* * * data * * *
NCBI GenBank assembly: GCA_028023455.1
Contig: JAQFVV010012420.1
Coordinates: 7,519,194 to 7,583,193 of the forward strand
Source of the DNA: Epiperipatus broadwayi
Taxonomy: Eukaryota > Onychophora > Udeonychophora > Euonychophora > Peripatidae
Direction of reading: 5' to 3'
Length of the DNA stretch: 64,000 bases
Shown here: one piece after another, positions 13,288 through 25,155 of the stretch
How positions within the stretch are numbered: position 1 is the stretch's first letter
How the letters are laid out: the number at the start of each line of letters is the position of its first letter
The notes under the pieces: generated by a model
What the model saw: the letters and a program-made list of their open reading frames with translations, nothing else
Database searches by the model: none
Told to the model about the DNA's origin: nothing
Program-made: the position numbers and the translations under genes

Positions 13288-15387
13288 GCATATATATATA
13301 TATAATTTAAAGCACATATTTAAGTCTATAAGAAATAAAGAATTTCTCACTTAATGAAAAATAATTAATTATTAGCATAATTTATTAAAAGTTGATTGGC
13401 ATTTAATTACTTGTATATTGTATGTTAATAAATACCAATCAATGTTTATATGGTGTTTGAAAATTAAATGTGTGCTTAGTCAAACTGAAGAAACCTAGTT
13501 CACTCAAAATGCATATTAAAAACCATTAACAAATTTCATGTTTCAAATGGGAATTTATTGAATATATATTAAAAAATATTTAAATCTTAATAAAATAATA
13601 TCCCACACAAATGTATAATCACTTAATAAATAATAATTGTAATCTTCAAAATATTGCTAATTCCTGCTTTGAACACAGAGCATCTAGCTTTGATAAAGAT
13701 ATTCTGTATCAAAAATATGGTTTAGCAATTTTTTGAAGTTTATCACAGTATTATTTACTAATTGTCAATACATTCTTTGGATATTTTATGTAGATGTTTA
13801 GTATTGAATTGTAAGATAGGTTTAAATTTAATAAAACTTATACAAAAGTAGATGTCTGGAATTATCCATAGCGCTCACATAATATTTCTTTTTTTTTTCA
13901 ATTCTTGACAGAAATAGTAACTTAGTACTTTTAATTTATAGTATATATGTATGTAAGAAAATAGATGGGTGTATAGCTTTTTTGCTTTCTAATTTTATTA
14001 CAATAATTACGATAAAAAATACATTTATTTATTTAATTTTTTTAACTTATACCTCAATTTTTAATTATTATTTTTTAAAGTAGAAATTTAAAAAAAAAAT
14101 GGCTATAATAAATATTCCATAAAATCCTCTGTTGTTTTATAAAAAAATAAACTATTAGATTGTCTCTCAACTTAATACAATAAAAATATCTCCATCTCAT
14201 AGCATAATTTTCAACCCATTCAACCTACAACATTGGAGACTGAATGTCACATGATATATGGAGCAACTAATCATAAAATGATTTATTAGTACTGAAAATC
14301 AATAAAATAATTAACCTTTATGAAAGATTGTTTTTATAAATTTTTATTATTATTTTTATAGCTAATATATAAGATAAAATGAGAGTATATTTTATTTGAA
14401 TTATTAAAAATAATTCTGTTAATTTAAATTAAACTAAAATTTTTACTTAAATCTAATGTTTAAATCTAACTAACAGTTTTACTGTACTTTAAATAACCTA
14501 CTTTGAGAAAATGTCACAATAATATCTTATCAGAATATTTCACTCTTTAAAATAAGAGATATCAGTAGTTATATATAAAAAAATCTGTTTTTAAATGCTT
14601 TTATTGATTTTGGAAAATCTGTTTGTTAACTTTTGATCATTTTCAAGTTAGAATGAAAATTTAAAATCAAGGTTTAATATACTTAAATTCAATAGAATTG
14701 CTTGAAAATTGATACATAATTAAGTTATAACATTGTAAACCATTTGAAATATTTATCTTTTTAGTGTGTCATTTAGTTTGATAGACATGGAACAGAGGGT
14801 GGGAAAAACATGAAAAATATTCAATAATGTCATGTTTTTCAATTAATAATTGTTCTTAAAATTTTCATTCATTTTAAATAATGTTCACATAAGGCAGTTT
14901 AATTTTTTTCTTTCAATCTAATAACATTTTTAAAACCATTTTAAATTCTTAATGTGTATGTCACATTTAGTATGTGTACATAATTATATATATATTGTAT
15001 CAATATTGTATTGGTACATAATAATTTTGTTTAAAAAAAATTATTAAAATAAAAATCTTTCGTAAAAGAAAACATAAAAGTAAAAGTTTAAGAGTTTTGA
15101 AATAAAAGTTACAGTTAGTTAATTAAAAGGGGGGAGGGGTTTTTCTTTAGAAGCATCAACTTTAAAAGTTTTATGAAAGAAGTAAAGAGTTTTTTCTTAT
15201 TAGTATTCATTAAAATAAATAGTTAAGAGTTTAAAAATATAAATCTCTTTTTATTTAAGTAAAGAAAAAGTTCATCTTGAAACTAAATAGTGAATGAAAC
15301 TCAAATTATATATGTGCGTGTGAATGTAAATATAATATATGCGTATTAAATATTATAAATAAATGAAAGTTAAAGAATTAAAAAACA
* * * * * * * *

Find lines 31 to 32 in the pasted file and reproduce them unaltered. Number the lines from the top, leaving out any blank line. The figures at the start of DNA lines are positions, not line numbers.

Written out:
14601 TTATTGATTTTGGAAAATCTGTTTGTTAACTTTTGATCATTTTCAAGTTAGAATGAAAATTTAAAATCAAGGTTTAATATACTTAAATTCAATAGAATTG
14701 CTTGAAAATTGATACATAATTAAGTTATAACATTGTAAACCATTTGAAATATTTATCTTTTTAGTGTGTCATTTAGTTTGATAGACATGGAACAGAGGGT